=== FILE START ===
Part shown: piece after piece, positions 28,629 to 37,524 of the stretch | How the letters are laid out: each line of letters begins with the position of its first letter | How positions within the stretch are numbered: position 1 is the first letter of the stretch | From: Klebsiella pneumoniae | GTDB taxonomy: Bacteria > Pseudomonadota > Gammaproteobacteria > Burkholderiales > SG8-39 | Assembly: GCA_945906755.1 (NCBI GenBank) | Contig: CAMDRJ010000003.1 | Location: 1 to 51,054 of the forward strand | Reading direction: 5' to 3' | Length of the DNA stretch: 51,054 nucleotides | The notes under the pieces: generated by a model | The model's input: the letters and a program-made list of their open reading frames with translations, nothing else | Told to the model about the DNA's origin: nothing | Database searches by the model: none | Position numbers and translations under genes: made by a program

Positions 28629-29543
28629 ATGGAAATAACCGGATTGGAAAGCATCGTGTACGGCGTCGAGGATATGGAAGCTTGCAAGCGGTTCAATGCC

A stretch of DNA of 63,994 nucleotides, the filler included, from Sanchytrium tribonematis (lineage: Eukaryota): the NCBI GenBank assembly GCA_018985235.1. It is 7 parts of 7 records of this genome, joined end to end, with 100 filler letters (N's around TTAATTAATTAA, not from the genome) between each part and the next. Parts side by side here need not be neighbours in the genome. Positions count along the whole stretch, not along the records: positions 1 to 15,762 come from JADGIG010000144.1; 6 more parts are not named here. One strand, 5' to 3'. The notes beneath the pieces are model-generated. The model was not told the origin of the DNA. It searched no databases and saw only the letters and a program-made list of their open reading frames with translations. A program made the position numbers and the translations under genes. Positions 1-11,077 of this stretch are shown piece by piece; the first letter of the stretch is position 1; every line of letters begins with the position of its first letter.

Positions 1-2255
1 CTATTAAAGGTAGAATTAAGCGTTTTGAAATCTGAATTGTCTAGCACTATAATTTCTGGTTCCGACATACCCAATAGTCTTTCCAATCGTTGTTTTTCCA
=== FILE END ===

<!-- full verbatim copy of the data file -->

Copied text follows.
Part shown: piece after piece, positions 28,629 to 37,524 of the stretch | How the letters are laid out: each line of letters begins with the position of its first letter | How positions within the stretch are numbered: position 1 is the first letter of the stretch | From: Klebsiella pneumoniae | GTDB taxonomy: Bacteria > Pseudomonadota > Gammaproteobacteria > Burkholderiales > SG8-39 | Assembly: GCA_945906755.1 (NCBI GenBank) | Contig: CAMDRJ010000003.1 | Location: 1 to 51,054 of the forward strand | Reading direction: 5' to 3' | Length of the DNA stretch: 51,054 nucleotides | The notes under the pieces: generated by a model | The model's input: the letters and a program-made list of their open reading frames with translations, nothing else | Told to the model about the DNA's origin: nothing | Database searches by the model: none | Position numbers and translations under genes: made by a program

Positions 28629-29543
28629 ATGGAAATAACCGGATTGGAAAGCATCGTGTACGGCGTCGAGGATATGGAAGCTTGCAAGCGGTTCAATGCC

A stretch of DNA of 63,994 nucleotides, the filler included, from Sanchytrium tribonematis (lineage: Eukaryota): the NCBI GenBank assembly GCA_018985235.1. It is 7 parts of 7 records of this genome, joined end to end, with 100 filler letters (N's around TTAATTAATTAA, not from the genome) between each part and the next. Parts side by side here need not be neighbours in the genome. Positions count along the whole stretch, not along the records: positions 1 to 15,762 come from JADGIG010000144.1; 6 more parts are not named here. One strand, 5' to 3'. The notes beneath the pieces are model-generated. The model was not told the origin of the DNA. It searched no databases and saw only the letters and a program-made list of their open reading frames with translations. A program made the position numbers and the translations under genes. Positions 1-11,077 of this stretch are shown piece by piece; the first letter of the stretch is position 1; every line of letters begins with the position of its first letter.

Positions 1-2255
1 CTATTAAAGGTAGAATTAAGCGTTTTGAAATCTGAATTGTCTAGCACTATAATTTCTGGTTCCGACATACCCAATAGTCTTTCCAATCGTTGTTTTTCCA